• Edge Energy: Designing adaptable smart devices that monitor and optimize electric grid performance.

C1 Hawaii Innovation Lab Arif Rahman 1

Hawai’i Innovation Lab

HIL’s mission is to engineer “disruptive solutions to tackle high-tech challenges,” says Arif Rahman, the co-founder and CEO of the company, who was formerly a post-doctoral fellow at UH.

One of those solutions is creating an advanced reflective coating to reduce manufacturing costs. The reflective coating would replace traditional mirror film used in solar thermal technologies such as concentrated solar power, known as CSP.

Rahman says CSP produces electricity more efficiently than photovoltaic because it can make and store thermal energy, which enables power generation during cloud cover and after the sun sets.

But CSP requires large capital investment and costs more than PV. Rahman says that if HIL can successfully commercialize its product, it could reduce the capital cost of CSP mirror film by 50% to 60%. Learn more at tinyurl.com/hawaiiinnovationlab.


Nimbus AI

Nimbus AI is creating artificial intelligence technology that predicts short-term cloud movements and forecasts longer term solar trends using historical data, real-time satellite data and machine learning.

Improved forecasting helps utility operators estimate how much solar power will be produced based on factors such as cloud cover and other weather-related events, according to Giuseppe Torri, Nimbus AI’s science lead and assistant professor of atmospheric science at UH Mānoa.

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Giuseppe Torri, Nimbus AI’s science lead and an assistant professor of atmospheric science at UH Mānoa, explains Nimbus’ forecasting system. | Photo: courtesy of the University of Hawaii

“(It can) help reduce the unpredictability of solar energy production,” which could lower energy costs in Hawai‘i, says Peter Sadowski, the company’s AI lead and an assistant professor of computer science. Learn more at tinyurl.com/nimbusai.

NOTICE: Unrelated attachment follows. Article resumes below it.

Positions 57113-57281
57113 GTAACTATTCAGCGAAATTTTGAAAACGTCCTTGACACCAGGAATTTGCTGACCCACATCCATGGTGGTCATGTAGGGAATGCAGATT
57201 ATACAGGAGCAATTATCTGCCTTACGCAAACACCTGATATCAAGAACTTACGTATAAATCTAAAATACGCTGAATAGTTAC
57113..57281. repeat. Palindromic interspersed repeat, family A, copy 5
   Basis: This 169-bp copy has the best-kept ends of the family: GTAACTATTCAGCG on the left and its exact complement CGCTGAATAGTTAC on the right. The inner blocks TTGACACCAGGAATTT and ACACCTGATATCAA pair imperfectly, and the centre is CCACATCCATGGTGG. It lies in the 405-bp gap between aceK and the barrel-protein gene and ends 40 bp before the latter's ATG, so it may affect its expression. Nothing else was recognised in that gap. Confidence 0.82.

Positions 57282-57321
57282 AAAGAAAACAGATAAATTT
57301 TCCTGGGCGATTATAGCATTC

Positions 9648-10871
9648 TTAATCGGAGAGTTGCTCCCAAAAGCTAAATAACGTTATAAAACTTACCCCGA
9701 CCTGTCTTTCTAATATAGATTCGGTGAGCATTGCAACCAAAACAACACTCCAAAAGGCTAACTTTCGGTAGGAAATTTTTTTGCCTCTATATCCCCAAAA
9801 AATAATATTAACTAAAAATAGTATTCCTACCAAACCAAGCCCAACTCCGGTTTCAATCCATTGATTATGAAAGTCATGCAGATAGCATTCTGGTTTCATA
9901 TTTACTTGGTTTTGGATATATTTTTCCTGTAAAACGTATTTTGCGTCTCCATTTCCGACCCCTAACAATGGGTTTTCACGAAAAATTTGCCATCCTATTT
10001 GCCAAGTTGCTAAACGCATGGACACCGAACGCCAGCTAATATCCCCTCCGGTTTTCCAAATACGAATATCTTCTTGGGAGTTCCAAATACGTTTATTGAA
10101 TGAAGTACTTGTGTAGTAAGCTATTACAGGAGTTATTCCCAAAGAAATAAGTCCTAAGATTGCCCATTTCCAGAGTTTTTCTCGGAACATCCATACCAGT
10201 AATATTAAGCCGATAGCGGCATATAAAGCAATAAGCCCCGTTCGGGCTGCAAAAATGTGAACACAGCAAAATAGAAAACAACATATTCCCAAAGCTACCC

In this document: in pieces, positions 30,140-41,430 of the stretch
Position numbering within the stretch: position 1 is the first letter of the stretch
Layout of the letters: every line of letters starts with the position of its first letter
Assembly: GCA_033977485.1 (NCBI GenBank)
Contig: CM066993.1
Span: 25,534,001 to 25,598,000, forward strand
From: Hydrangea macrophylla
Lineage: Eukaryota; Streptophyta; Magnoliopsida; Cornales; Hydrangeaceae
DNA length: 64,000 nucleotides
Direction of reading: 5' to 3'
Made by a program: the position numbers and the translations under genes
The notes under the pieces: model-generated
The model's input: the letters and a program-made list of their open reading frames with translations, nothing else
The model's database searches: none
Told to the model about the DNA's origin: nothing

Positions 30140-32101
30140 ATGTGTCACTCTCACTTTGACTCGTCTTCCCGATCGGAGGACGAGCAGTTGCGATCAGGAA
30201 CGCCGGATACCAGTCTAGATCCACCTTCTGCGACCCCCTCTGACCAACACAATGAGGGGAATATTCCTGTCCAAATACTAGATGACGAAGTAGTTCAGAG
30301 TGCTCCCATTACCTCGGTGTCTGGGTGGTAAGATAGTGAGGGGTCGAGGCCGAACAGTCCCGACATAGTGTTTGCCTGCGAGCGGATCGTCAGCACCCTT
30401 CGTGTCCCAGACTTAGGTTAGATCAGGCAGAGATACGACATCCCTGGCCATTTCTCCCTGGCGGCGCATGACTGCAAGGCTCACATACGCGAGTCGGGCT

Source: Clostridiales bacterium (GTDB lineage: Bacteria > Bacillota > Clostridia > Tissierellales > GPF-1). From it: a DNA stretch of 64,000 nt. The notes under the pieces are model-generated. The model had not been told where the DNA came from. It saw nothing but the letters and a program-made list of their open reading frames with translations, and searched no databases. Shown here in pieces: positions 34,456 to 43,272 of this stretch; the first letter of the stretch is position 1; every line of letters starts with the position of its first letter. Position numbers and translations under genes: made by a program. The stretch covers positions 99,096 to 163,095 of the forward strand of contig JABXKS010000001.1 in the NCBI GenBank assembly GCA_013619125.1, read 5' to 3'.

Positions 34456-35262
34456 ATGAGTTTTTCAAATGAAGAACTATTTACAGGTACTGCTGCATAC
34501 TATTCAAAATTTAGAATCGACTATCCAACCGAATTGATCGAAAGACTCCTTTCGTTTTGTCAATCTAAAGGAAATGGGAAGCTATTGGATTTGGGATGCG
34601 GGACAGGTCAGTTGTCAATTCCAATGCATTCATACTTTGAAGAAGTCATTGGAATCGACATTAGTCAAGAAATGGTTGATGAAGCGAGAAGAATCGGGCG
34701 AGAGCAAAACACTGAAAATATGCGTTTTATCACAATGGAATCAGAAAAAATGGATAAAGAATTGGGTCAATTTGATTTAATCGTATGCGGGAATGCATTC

C1 Renewable Edge Kevindavies

Edge Energy

Edge Energy is creating smart devices to monitor and improve electric grid performance.

Founder Kevin Davies, an assistant researcher at the Hawai‘i Natural Energy Institute, a research unit of UH’s School of Ocean and Earth Science and Technology, says transitioning to rooftop PV and home electric vehicle charging stresses the grid.

“Utilities are challenged with accepting a large demand for residential PV and EVs while avoiding expensive infrastructure upgrades that ultimately increase electricity costs,” Davies says.

That’s why he says he is developing technology that provides real-time data, analytics and controls to optimize the use of renewable energy in smart appliances, electric vehicles, home battery systems and more. Learn more at tinyurl.com/edge-energy.


Business Skills and Connections

Leaders of all three spring cohort companies say they learned valuable skills to run their businesses and established personal connections in the energy industry. They also valued the longer-than-normal incubator experience.

Davies says a lot of the incubator and accelerator programs he considered joining were “very much like a sprint,” sometimes lasting just two to three months. He called it “very destructive,” especially for someone like him, with a science and engineering background who likes to “think deeply and slowly and methodically” when developing technology.

That’s why HITIDE intrigued him. “(UH) really understood what we were up against as faculty members and as entrepreneurs of technology.”

Rahman says the connections he made are invaluable. “The journey of entrepreneurship is kind of lonely,” but now, he says, he has mentors he can rely on for advice when challenges arise.

Vassilis Syrmos, UH vice president for research and innovation, says developing “deep technology” takes time.

He says that when he started at the university more than 30 years ago, “it was very difficult for faculty to actually commercialize their research.” Now, through improvements, support and investment by UH, it has “become a much more robust innovation ecosystem.”

Syrmos says UH brings in hundreds of millions of dollars in federal funding every year that lets faculty and staff do cutting-edge research in science and technology.

“How we successfully commercialize the technology and translate it into real-life products that will benefit society is an art that we’re trying to improve upon and master,” he says.


Diversifying the Local Economy

Syrmos says programs such as HITIDE align with the university’s strategic plan. One of UH’s four imperatives is helping to diversify the state’s economy through research and innovation.

“Part of our DNA and mission is to take some of that public funding that has been invested in us mostly from the federal government and turn it into products that actually can help other people,” he says.

UH received a $2.7 million CARES Act grant to start HITIDE. Another $1.8 million will be invested in UH tech startups through the incubator over the next three years, with seed funding provided through OIC’s UH Ventures LLC.



Categories: Innovation, Technology